Recession Proof Your E-Commerce Website

Just incase you haven’t heard, we’re heading towards a nasty global recession. While you might feel reassured by the news that many companies are increasing their SEO spend in 2009, it can only mean one thing – SEO is going to get competitive in 2009. So, if you’re thinking about recession proofing your site in the near future, here are a few things you might want to consider doing soon:

1) Review your keyword strategy

Noticed anything about the way your users are searching for your products? When was the last time you took apart your current keyword strategy? Get as much Google keyword data on exact match for your main search behavioural types as you possibly can. Has anything changed? Are there any new opportunities to be exploited? It’s really easy to get volume data from Google’s keyword tool and seasonality ratios by month. Put it all together and compare your research to any other data (Hitwise, Rankings, PPC) you can get your hands on.

One more thing – use the hard numbers to make your decisions, not trends coming from pretty graphs in Google insights – in fact, leave insights out of the picture for this exercise!

2) Revisit your basic SEO

Even the more advanced SEO’s out there should take a look at their basic on-page SEO and internal architecture again once in a while. Check that each page has the correct arrangement of relevant H1′s, H2′s and H3′s. Check that you’re using a uniform internal linking structure with the canonical urls linked to internally. Check for duplicate content problems and orphaned pages. It’s possible a few unexpected changes have been made to your website since you last checked, especially if you’re working alongside a large team of developers. Taking a fresh look at these basics might highlight new problems or new ideas.

3) Handle your product pages properly

In nearly all cases, your product pages form the largest proportion of your available, optimisable content. Whether you’re running a retail, recruitment or other e-commerce based site, there’s an approach you can take to make sure this content is optimised correctly and that it can be found for long tail search queries.

Firstly, check your on-page SEO (again!). Here’s an example of a pretty sub optimal approach courtesy of ebuyer.com:

ebuyer product page

Firstly, the product name is encapsulated in a H3 tag where really that should be a H1. While you’re working in your product pages template, think code order. Check this out:

ebuyer product page without the stylesheet

It’s not until you get halfway down the page that the product title is mentioned in that H3 tag. As much as possible, reposition your code order to cover off your most important content first and then internal links. Maybe even in order of importance, certainly not “login” and “register” first. While you’re in there, why not chuck a few nofollows in for good measure.

4) Out of stock? Don’t 404 or redirect, use a 200…

You’d be shocked about how frequently this part of the puzzle gets lost. Many websites simply return a 404 error page once a stock item has sold out or worse still, a default “this product is no longer available” page is published at the old item url. The <title> and <description> become default and the page content is lost. The outcome, a slow but sure duplicate content suicide.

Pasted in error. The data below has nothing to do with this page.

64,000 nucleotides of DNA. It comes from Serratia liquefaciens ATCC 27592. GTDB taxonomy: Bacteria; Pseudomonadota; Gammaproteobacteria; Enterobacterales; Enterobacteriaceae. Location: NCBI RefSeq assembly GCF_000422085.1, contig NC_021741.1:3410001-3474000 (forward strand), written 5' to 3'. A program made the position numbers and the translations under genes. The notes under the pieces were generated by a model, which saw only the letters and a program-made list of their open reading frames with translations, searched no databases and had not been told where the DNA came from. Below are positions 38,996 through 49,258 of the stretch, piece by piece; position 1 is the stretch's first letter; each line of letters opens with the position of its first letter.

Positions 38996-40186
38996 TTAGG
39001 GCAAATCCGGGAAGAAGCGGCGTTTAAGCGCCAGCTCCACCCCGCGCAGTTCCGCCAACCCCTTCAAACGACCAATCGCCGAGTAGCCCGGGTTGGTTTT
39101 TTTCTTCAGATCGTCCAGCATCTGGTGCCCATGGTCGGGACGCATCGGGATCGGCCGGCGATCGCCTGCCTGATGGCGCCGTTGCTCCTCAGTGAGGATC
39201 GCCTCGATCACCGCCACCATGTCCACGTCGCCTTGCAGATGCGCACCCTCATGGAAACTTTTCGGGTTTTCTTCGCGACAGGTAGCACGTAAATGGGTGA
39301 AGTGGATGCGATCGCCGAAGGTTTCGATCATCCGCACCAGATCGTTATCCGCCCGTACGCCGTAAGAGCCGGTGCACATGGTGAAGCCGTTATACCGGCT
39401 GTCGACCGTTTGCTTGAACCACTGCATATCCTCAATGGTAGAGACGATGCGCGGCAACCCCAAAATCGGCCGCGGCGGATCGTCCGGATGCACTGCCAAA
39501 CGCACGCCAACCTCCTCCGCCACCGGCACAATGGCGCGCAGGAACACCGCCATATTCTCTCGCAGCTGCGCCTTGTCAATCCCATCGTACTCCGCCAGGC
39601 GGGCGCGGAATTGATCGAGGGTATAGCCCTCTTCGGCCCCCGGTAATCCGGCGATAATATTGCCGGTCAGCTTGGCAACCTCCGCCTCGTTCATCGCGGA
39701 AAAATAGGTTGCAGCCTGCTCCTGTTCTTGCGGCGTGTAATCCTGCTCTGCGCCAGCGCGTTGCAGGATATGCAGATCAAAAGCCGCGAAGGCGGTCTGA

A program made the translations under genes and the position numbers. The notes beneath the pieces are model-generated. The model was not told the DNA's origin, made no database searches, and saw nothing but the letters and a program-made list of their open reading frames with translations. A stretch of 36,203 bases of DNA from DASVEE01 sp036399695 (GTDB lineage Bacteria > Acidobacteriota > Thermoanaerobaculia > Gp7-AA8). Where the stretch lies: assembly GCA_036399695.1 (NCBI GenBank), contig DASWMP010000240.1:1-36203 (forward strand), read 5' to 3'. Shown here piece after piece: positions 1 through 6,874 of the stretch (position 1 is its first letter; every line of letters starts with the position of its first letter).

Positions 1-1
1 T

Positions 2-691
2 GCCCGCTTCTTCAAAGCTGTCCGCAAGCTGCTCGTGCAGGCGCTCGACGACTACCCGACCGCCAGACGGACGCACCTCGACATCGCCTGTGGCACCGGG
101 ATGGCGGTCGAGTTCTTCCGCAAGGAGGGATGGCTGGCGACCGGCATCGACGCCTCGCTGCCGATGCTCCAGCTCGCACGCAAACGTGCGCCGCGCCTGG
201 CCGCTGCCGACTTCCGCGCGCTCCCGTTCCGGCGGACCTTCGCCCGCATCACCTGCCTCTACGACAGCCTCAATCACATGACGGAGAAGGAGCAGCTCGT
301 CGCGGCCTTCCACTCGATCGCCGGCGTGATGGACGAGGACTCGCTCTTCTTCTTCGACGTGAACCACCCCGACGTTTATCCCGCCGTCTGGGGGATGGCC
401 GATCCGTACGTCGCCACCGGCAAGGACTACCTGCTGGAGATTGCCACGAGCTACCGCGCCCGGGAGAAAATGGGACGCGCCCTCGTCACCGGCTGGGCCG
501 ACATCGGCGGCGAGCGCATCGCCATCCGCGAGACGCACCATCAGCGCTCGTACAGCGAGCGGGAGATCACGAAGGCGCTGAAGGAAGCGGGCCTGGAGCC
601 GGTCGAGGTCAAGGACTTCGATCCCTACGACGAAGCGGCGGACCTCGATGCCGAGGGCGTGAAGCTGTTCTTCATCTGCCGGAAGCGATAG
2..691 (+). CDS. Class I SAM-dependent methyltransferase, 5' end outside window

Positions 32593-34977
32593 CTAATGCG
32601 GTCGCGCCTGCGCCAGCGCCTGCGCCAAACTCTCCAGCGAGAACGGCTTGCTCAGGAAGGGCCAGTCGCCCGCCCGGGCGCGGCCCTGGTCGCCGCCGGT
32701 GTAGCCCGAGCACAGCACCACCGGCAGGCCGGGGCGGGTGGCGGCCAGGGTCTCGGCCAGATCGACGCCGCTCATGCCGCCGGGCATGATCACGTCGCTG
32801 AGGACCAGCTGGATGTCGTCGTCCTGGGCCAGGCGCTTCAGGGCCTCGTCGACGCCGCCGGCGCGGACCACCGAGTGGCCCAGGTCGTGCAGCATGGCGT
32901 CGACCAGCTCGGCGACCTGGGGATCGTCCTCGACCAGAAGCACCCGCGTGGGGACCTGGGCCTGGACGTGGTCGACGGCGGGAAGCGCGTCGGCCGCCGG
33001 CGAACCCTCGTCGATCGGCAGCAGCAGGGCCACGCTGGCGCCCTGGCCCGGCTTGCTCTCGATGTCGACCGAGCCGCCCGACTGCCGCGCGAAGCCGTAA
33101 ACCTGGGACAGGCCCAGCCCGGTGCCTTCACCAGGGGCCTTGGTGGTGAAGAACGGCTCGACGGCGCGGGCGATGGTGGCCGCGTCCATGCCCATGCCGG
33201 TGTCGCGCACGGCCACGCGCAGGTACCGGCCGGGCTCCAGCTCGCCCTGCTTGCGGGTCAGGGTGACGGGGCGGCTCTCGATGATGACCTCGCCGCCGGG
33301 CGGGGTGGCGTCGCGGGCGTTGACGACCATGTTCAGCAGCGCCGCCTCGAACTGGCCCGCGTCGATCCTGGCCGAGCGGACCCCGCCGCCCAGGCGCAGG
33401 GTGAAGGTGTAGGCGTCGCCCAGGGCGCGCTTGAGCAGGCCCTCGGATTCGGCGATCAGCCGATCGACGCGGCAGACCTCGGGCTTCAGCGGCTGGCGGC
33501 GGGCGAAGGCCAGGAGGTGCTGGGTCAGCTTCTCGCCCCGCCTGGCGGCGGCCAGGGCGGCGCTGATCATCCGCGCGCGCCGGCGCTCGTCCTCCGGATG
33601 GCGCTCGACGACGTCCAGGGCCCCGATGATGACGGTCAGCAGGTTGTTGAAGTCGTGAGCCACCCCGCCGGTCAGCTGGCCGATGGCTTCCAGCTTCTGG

What you should do, without fail, is keep all the original content, URL and meta code with a simple message displayed: “This item is currently unavailable – here are similar items we have in stock” Bonus! that way, you don’t lose any traffic (in fact you gain some) nor do you miss out a few sales.

If you’re really on the ball, why not capture an email address at this stage to inform the customer when you are back in stock on the item.

5) Internal links to out of stock items

Consider you internal link architecture carefully. Most websites don’t link internally to their “out of stock” pages and for good reason. Why would they want a user to be able to navigate to an out of stock page? If you don’t find a way to link internally to a stock item page (ie you orphan that page) then it will drop out of the index for all but the most long tail queries.

Consider using a product reviews section to get users to write a commentary on the quality of an item, with a link back to the product in the summary. An example of this can be found on Amazon.co.uk:

Having trouble getting customers to review your products? Offer an incentive, discount vouchers or perhaps even affiliate style commision for every purchase made via links in a review.

6) Structure your site and assign the correct keyword search types

As difficult as it may be to revisit and change your site structure, site architecture is fundamental to successful rankings. Consider your “keyword buckets” or search types, and how they’re assigned to various sections of your site.

Here’s an example sitemap of a e-commerce site offering HI-Fi products:

e-commerce sitemap for SEO

For further reading on site architecture for SEO check out this post using a recruitment website as the case study.

2009 may be a tough year but with a solid SEO approach with recession proofing in mind, hopefully it might just be a little easier… ;-)



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